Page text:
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November 8, 2013

Typhoon Yolanda hits my hometown, Tacloban City.

It was around this time on the 7th that I was constantly communicating with people, asking about the situation. We expressed our fears. We exchanged tips on what to do. I told them to be careful. We communicated until the wee hours of the morning.

At that time, our tone was still casual. You see, Tacloban City is constantly buffeted by tropical storms and typhoons. I grew up enjoying heavy rains with my friends. Signal 3 was nothing to us. Life goes on even if there’s a storm going on.

At around 6AM, everything went dark.

All communication gone.

It was at this time that my friends and I who weren’t in Tacloban started talking amongst ourselves. There was a sense of dread that hung thick on the air as we waited with bated breath.

I tried calling my buddy in the military who was stationed there. He had promised to call me. At around 9 AM I received a call from him through satellite phone. And all he said was “Patay. Daghan patay. Nangalumos.” (Dead. A lot of dead. Drowned)

It didn’t make sense to me at that time.

No one could have predicted the storm surge that happened. Heck, we didn’t even know what it was. It would flood in Tacloban but waves crashing into the city was something we hadn’t heard of.

It’s a very painful memory.

And I am still wracked with survivor’s guilt for not being there. But what would I have been able to do against the forces of nature?

My youngest brother called me up a few minutes later confirming that the worst had happened. His voice was cracking over the phone as we talked briefly about the situation.

I told my Dad I would head over to Tacloban on the first bus out of Davao and he firmly said “Stay put”. In hindsight, he was right. I would have just added to the number of helpless people in a city of ruins.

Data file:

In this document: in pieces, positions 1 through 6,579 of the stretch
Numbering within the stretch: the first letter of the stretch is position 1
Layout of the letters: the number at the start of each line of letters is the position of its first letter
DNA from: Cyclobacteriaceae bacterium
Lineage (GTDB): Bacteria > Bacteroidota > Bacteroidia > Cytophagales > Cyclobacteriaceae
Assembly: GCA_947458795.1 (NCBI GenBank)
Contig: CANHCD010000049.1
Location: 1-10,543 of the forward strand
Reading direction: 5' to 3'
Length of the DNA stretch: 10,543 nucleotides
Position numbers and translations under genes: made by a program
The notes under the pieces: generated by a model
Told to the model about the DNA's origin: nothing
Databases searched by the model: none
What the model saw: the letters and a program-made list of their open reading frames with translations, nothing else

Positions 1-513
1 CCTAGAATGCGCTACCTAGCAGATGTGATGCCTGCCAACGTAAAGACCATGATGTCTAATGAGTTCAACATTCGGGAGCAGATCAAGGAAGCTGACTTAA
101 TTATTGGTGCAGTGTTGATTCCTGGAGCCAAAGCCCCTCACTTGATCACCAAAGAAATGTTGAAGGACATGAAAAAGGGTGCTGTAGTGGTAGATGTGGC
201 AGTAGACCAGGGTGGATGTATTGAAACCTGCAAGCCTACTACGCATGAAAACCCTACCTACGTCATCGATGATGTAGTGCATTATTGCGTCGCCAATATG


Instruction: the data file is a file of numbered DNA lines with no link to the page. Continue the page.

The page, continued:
We were better equipped to get help sent over by communicating with people and groups who cared. And so we started calling.
And within a short amount of time we had a desalination machine, thousands of water purification tablets and other helpful items ready to be sent over to Tacloban.

I wish I could have done more.

Two of my buddies (Jean Paul Verona and Joseph Jopillo) braved the long trek to Tacloban City to ensure everyone we knew was safe. I lost communication with them a few hours later.  wish I had gone with them. I wish I had the same level of courage that they had to go on that journey.

November 8 will always be a painful day for me. The helplessness I felt on that day. The stories of courage I heard. The brave actions of my friends as they experienced the storm and its aftermath. The families forever changed by the force of nature. Friends we will never get to see again. It reminded me of how fragile we are as human beings. It reminded me that we have a finite amount of time to exist on this planet. It made me realize that each day given to us is a gift and that we should make sure that we never waste our time.

Help came from all corners of the globe. I would like to give a special mention to Davao’s mayor and now our President Rodrigo Duterte who didn’t hesitate to send his troops in without any prodding. He wasn’t running for a higher office then but he did what the highest officials in the land were unable to do, be there.

I know I’ve criticized Mar Roxas in the past but he also showed some true leadership at that time by heading small groups in clearing the devastated areas.

Mayor ROmualdez also showed his true character by being one with his constituents and ignoring the grief he felt while working with heavy equipment.
The first few hours after the full trength of the storm, everyone was working with one another. 

Tacloban City was thrust into the international spotlight and foreign aid came in by the numbers.

It’s a painful memory but you also have to look beyond the initial pain and grief everyone felt because of the effects of nature.

Typhoon Yolanda may have destroyed my city but it also united the entire world.


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